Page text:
From all the topics taught at the school, I was particularly fascinated by the topic “Internet governance and sustainable development, climate and the impact of the environment of digitalisation”. I was interested in understanding how internet governance should address sustainable development and a sustainable environment.
ticipar en la Escuela de Gobernanza de Internet de Africa (AfriSIG, por su sigla en inglés) significó para mí varios descubrimientos: que existiera una institución que durante siete años estuviera enseñando de manera organizada este tema complejo, fue la primera lección.
When I was first accepted to join the African School on Internet Governance (AfriSIG), I thought that it would be a dense, academic course, with
One of the ways the African School on Internet Governance (AfriSIG) equips leading African scholars and activists from diverse sectors, backgrounds and ages to participate in local and international internet governance structures is through a hands-on practicum. This practical exercise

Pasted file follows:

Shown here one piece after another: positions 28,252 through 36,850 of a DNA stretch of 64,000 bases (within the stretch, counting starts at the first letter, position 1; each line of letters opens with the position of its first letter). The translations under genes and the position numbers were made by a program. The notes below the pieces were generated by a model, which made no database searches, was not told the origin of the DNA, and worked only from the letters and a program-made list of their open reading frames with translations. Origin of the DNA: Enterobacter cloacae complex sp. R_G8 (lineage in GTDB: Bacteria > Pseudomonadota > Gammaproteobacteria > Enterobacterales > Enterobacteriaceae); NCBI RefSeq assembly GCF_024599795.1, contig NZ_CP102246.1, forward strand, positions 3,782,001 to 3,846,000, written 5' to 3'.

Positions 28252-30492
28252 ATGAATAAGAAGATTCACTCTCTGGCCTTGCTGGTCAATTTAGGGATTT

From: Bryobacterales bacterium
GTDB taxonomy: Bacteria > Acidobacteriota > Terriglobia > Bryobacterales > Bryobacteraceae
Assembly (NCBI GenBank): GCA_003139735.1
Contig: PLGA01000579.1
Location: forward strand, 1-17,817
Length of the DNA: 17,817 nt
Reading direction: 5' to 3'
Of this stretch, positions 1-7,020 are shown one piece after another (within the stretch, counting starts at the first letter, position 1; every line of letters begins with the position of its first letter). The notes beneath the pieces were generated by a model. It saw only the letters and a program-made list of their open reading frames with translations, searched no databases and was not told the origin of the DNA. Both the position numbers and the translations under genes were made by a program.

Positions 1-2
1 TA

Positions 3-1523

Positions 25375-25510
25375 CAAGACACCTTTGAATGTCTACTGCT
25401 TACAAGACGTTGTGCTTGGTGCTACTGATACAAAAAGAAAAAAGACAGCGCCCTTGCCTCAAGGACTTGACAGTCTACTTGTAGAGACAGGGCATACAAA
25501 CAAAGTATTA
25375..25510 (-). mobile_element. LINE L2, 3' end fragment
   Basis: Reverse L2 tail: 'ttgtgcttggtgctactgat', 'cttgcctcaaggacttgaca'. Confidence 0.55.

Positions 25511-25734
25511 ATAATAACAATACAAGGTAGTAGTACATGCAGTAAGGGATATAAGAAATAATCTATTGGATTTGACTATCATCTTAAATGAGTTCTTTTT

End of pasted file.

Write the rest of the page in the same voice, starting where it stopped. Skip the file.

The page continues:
This year’s African School on Internet Governance (AfriSIG) was preceded by a two-day skills training workshop, facilitated by the Internet Society, aimed to equip fellows with the skills to effectively participate in multistakeholder discussions. Internet governance processes have adopted multistakeholderism
Are you a current or potential leader in internet governance forums and debates in Africa? Do you want to deepen your understanding of the “multistakeholder” approach to internet-related policy making? Whether you are a policy maker, a researcher, a regulator,
The Forum on Internet Freedom in Africa 2017 (FIFAfrica17) brought together human rights defenders, journalists, government officials, private sector players, global information intermediaries, bloggers, developers, the arts community, law enforcers and regulators – all of whom have a role to
Emilar Vushe is APC’s Africa Projects Coordinator of the Communications and Information Policy Programme. Prior to joining APC, she worked as a researcher both in Zimbabwe and South Africa, mainly focusing on public information rights and human rights. She is a graduate of
APC interviewed Wellington Radu, Head of Programmes at Media Monitoring Africa, and a participant in the African School on Internet Governance, which took place between 21-26 November 2014 in Mauritius. Wellington Radu is Head of Programmes at Media Monitoring Africa. He is interested in information